Quicksand - Distant Populations (Cover Artwork)


Distant Populations (2021)

Epitaph Records

Quicksand sure does look good on paper. Having come up at the start of the 90s out of the New York hardcore scene, they were one of the first to begin thinking stylistically about what comes after hardcore. The undefined, at this time, ‘post-’ played by a bunch of scene luminary types that led the first few waves of hardcore in the 80s were brustling up to greater melodies and musicianship that could not be contained the short, straightforward punk rock of their youth. They had contemporaries in Fugazi, tours with a wide range of alternative bands dominating the 90s mainstream music scene, and released two influential albums still highly regarded, if not publicly recognized as foundational albums that defined post-hardcore.

This is without even looking ahead to their shared band member with the Deftones, a partnership with producer of the moment Will Yip who helmed the boards during their return, and a reunion album on Epitaph Records. And while Quicksand are held up in high regard by many within the scene, they certainly aren’t mentioned in the same breath that a resume like that would normally be articulated in. Not quite as fashionable as Glassjaw. Not quite as notable as a Gorilla Biscuits or Youth of Today. Not quite as mainstream as the Deftones. So with Quicksand’s latest Distant Populations, what does the album bring to 2021 in a contemporary sense?

Quicksand again teamed up with Yip who produced Distant Populations and brings an impeccable ability to bridge the new sounds of punk rock with classic recording quality. Distant Populations provides swirls of alternative, hazy, and thunderous guitars mixed in with the tight grooves of the rhythm section that give the band’s post-hardcore a greater sense of dynamic. Despite the loss of their second guitarist between reunion albums, Quicksand don’t lose their atmospheric heaviness with the smaller lineup.

Third track “Colossus” is a great example of the type of anthemic dissonance Quicksand have fired off their entire career. Walter Schriefels brings in some of the aggressiveness of early Quicksand before allowing the chorus to be the type of release that would seem ripe for rock radio if that still existed. Near the end of the album, “EDMR” also hits this trajectory with a huge bass riff driving the song through reflective choruses as Schriefels sings, “I remember when we were 17 / There was nothing we wouldn’t dare.”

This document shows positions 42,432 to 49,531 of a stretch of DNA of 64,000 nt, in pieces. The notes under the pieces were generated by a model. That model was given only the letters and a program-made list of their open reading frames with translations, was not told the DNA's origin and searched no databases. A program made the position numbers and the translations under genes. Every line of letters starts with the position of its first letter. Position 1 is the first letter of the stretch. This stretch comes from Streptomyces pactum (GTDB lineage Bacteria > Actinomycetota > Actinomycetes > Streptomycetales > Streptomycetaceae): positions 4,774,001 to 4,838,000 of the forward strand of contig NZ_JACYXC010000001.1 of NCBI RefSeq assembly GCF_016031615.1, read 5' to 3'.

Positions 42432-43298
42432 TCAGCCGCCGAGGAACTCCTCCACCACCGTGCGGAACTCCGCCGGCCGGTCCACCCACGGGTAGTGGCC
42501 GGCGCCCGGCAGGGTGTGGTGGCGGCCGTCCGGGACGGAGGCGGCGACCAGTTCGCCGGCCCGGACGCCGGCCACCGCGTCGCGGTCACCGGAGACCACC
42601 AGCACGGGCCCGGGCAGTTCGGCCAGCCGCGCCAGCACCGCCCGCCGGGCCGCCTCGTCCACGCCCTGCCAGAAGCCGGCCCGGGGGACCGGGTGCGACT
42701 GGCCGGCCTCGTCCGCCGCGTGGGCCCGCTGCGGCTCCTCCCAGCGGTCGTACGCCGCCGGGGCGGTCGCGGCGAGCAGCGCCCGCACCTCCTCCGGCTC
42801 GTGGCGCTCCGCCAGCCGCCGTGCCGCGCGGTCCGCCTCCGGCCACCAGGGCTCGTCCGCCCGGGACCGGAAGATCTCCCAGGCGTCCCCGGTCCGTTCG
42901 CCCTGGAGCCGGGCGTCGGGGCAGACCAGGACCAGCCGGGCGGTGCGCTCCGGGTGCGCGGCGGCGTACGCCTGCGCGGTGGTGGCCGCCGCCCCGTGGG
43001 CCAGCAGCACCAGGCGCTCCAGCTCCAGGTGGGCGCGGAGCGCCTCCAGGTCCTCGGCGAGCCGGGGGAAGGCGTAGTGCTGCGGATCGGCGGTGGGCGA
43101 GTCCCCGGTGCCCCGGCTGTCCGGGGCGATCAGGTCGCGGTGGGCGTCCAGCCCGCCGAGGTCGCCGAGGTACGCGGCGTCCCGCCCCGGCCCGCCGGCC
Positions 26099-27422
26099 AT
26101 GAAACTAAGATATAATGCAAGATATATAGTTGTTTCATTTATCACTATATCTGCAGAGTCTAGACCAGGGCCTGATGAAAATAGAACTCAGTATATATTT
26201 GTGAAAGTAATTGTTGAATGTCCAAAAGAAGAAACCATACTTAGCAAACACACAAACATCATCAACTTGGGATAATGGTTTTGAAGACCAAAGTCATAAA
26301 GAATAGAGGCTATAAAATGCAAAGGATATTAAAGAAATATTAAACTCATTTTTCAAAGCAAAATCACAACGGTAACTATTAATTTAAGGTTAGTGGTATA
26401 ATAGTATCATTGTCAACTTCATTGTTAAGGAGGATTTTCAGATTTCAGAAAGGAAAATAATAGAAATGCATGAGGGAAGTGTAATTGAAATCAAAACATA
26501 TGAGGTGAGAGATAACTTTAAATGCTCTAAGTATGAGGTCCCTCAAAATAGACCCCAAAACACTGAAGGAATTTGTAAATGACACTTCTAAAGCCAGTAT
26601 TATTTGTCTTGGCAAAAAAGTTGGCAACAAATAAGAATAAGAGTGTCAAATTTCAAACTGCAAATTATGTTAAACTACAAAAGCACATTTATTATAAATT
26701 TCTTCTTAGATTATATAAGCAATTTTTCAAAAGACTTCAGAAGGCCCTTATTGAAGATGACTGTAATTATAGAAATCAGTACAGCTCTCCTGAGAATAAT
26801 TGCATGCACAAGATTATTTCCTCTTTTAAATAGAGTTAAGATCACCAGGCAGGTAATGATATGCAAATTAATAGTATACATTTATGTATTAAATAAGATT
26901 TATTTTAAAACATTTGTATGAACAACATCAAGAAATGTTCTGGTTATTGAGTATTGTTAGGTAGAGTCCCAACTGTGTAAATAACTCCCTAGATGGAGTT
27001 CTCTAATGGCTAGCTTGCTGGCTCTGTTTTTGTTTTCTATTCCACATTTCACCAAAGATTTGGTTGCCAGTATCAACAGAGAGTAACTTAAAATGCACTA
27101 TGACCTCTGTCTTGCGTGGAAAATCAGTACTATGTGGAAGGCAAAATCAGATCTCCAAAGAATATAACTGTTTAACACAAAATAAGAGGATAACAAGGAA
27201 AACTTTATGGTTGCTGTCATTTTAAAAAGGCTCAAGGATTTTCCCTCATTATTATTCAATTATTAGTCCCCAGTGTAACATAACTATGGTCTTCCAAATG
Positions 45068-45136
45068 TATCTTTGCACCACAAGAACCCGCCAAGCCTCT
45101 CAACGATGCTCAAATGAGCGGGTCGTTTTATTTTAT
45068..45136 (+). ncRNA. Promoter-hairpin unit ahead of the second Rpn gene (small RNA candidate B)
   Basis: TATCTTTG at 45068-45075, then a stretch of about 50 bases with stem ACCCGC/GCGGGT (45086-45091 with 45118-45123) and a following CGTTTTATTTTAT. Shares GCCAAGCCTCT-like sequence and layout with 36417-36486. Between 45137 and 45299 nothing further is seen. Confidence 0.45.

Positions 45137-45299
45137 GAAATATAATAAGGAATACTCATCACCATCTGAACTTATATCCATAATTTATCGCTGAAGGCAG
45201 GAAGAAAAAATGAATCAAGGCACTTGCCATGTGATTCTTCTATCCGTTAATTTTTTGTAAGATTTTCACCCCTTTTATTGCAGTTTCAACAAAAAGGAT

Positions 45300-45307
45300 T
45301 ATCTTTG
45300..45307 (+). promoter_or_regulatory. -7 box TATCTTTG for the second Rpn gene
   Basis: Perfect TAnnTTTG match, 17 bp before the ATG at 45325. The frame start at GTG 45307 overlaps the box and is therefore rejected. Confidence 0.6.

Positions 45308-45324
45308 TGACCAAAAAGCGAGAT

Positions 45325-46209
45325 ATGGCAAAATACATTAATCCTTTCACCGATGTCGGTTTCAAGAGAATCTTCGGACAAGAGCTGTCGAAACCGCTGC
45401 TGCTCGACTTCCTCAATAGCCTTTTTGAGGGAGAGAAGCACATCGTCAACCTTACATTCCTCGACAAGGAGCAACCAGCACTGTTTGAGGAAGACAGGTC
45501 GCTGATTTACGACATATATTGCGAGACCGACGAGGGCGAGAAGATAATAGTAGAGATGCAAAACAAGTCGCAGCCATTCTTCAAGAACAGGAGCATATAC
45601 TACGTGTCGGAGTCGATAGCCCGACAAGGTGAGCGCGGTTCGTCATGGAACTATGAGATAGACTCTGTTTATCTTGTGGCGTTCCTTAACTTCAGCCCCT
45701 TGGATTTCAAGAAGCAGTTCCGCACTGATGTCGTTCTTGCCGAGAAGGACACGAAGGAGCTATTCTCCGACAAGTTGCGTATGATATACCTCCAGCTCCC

Other standout tracks include opener “Inversion” which sounds like the type of rock Nirvana might’ve made in following up In Utero, lead single “Missile Command,” and “Brushed” which kicks off with an unexpectedly hip-hop flavored drum beat before leaning into the more ambient ambitions of the band. A track like this wouldn’t sound out of place on Incubus’ Morning View. The strength of the highlighted tracks alone make this a more enjoyable and dynamic listen than 2017’s Interiors where a more monotonous track list hindered the album. Unfortunately some of that reappears with Distant Populations. The back to back of “Phase 90” and “The Philosopher” make the middle of the album drag a bit falling back to the more mid-paced territory of Interiors.

Distant Populations is an enjoyable listen and at under 33 minutes, the lowlights don’t stick around too long at any given time. But is an ‘enjoyable listen’ what I’m looking for when listening to Quicksand - a seminal post-hardcore band? In 2021, there’s a lot of post-hardcore out there that surely took influence from Quicksand, but also pushed the boundaries of post-hardcore further and in new directions. Quicksand feels like they are stuck in that middle. Too influential to drastically change, but still too ambitious to just replicate their best parts and call it a day. Distant Populations both benefits and suffers from that dynamic.